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Girls Who Code CEO Tarika Barrett on what causes tech’s gender gap

Girls Who Code
Girls Who Code
Being the change they want to see.
  • Ananya Bhattacharya
By Ananya Bhattacharya

Tech reporter

Published

A reckoning for tech’s bro culture is long overdue, many believe.

In November, Tesla, headed by the world’s richest man Elon Musk—who himself is often all sorts of inappropriate—was hit with a lawsuit over “nightmarish” sexual harassment on its Fremont factory floor. The company is silent on the allegations, but Musk has been busy making jokes about gimmicks that “blow the whistle on Tesla.”

Meanwhile, calls for game developer Activision Blizzard’s CEO Bobby Kotick to step down have intensified in the last month as evidence of years of sexual misconduct at the company comes to light.

On Nov. 18, educational non-profit organization Girls Who Code severed ties with Activision, a partner for its two-week summer coding programs for schoolgirls: “The news about Activision proves that our priorities are fundamentally misaligned. We cannot in good conscience continue to work with a company that is so antithetical to our own values.”

While it’s a bold stance, Girls Who Code continues to work with Tesla for the same program. Its long list of partners includes several other big tech firms who’ve faced allegations of gender discrimination and harassment, including Apple, Rockstar Games, Amazon, and WeWork.

Girls Who Code concluded that Activision crossed the line, but it also believes disengaging is not an ideal solution. Especially when it comes to trillion-dollar companies like Tesla, Apple, and Amazon, which collectively employ millions of people. Instead, the non-profit believes in having the tough conversations.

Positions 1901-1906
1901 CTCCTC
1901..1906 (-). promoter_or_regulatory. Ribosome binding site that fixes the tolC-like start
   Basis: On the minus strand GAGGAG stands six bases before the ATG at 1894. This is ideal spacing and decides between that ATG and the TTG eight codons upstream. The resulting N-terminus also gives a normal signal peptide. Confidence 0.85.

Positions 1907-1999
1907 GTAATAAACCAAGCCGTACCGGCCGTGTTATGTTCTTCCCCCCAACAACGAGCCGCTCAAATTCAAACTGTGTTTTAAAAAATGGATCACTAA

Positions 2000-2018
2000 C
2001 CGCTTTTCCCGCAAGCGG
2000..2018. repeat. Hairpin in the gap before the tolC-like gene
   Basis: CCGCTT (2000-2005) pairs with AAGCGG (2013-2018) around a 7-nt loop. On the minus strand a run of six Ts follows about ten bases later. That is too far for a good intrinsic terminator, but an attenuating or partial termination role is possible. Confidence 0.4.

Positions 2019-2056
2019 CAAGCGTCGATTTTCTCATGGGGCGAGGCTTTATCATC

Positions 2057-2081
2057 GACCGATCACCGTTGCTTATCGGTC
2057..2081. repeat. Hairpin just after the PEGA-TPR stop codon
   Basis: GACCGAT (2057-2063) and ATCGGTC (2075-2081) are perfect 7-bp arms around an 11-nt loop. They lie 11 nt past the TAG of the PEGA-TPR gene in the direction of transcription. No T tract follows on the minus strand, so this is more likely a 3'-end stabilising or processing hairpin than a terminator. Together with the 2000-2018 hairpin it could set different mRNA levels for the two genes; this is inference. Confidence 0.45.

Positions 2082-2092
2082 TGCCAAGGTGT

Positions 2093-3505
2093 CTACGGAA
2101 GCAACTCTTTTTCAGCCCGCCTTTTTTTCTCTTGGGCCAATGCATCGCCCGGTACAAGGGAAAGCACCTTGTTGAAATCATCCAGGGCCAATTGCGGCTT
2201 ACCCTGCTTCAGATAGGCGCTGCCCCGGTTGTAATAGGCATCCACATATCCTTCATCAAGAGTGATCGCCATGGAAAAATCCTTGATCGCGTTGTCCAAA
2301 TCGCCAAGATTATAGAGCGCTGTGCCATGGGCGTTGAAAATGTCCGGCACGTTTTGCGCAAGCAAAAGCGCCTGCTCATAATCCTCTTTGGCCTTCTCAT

Twitter/Tarika Barrett
Girls Who Code CEO Tarika Barrett.

“We try to encourage companies to look deeply at their own practices and interrogate what they might be doing to alienate young people, and especially young women and people of color, or what they are doing to prevent them from being hired in the first place,” Tarika Barrett, CEO of Girls Who Code, told Quartz. “Every company is different and so there’s no blueprint for this type of process. But at the very least, we hope companies have discussions about work culture.”

Below are edited excerpts from Quartz’s interview with Barrett.

Why has tech’s frat bro culture become such a fixture of Silicon Valley?

Barrett: Culture is created by those empowered to be the loudest voice in the room. And the rooms in Silicon Valley tend to be very homogeneous, and representative of a very specific type of white, cis male. Whether the reasons are implicit or explicit, these are the type of people that hiring managers target for entry-level positions, and these are the people that rise the ranks in tech companies. We need to change who is in the room.

How does this culture put women at a disadvantage?

Barrett: The punishing work culture in tech, rooted in systemic racism and sexism, often alienates young women and women of color once they get their first job in the tech industry. Half of women in tech roles leave by the age of 35, many of them because they felt their workplace was inhospitable to women. Maybe these offices didn’t have adequate parental leave policies, or women weren’t represented in the ranks of leadership, or there was just a toxic corporate culture.

How can tech companies improve gender diversity?

Barrett: What we’re really asking is that people keep an open mind—redefining what they see as an appealing hiring candidate, and assessing promotion practices that keep women and women of color out of leadership positions.

One tangible and feasible change that all companies can make to shift this culture is to stop relying on the elitist system of academic credentialing in hiring, which offers a narrow and privileged perspective of success, shutting out historically marginalized students and failing to bring much needed diversity to tech companies. A focus on four-year university education, typically from Ivy League institutions, hurts our young people and the tech companies overall.

As we look ahead, we must think critically about altering how we support people in the workforce. Companies can begin to think about this is by offering child care, providing paid parental leave, offering flexible and asynchronous work hours, and increasing salaries of women so that they don’t have to make the choice between career and kids.

Why should tech companies take gender diversity seriously?